Australasia 1855: Tongan Intervention in Fiji
In the early 1840s war broke out in Fiji between Cakobau, the paramount Fijian chief and ruler of Bau, and a coalition led by the Confederation of Rewa. After Rewa badly defeated Bau at Kaba in 1853, Cakobau converted to Christianity and requested the aid of George Tupou, the Christian ruler of Tonga. The Tongans arrived in 1855, easily capturing Kaba and forcing Rewa to submit to Cakobau.
15 Jan–18 Sep 1855 Tongan intervention in Fiji▲
In January 1855 George Tupou, ruler of Tonga, departed Tongatapu with 36 canoes and over 3,000 warriors, headed for Fiji in support of his ally, Cakobau of Bau. After supplementing his forces in Lakeba with Tongans and Fijians under the command of Tongan prince Ma’afu, Tupou arrived in Bau before proceeding to Viti Levu, where he defeated the Confederation of Rewa and its allies at Kaba in April. For the next five months Tupou toured Fiji, pushing local chiefs to convert to Christianity and acknowledge Cakobau’s supremacy. He withdrew in September, leaving Ma‘afu dominant in eastern Fiji.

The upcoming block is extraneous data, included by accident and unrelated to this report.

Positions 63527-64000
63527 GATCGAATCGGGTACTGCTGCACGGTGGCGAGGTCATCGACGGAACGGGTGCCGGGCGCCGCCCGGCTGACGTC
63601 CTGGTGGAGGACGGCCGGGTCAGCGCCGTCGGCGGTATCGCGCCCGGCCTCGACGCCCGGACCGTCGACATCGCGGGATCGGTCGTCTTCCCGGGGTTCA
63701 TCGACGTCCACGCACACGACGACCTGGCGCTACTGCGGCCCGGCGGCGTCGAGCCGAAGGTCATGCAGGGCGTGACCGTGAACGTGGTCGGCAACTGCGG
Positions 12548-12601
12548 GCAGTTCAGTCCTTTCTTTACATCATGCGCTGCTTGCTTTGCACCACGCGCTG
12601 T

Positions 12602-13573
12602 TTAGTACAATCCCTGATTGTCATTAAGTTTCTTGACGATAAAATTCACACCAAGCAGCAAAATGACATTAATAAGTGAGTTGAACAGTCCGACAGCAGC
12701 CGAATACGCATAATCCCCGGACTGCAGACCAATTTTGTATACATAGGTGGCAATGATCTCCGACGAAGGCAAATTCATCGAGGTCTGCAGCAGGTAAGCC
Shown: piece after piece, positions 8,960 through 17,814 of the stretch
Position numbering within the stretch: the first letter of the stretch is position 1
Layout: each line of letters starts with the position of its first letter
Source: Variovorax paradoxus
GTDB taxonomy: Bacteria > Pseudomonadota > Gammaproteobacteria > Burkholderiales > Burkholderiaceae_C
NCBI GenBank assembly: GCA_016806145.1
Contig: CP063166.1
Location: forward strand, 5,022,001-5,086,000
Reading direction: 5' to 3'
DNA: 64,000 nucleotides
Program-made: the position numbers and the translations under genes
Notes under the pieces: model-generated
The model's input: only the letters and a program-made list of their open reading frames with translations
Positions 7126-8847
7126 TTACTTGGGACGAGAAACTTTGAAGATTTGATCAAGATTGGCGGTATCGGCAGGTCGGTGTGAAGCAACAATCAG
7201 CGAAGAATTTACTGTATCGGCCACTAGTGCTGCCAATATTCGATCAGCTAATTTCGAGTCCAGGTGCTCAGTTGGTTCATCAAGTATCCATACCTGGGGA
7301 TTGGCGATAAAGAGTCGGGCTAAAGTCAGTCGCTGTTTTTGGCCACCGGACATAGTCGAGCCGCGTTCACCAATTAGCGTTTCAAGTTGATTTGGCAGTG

7 Apr 1855 Battle of Kaba▲
In late 1853 Cakobau, chief of Bau and paramount chief of Fiji, was badly defeated in an attack on Kaba, a fortified village held by the rival Confederation of Rewa on Viti Levu. Following the setback, Cakobau converted to Christianity and requested aid from George Tupou, the Christian ruler of Tonga. The Tongans arrived in 1855, easily capturing Kaba and forcing Rewa to submit to Cakobau.
5 May 1855–8 Jun 1856 Resettlement of Norfolk Island▲
In May 1855 the last British convicts on Norfolk Island were removed to Tasmania, leaving the island abandoned. A year later Norfolk was resettled by 194 Pitcairn Islanders—descendants of the HMS Bounty mutineers and Tahitians—and placed under the administration of New South Wales.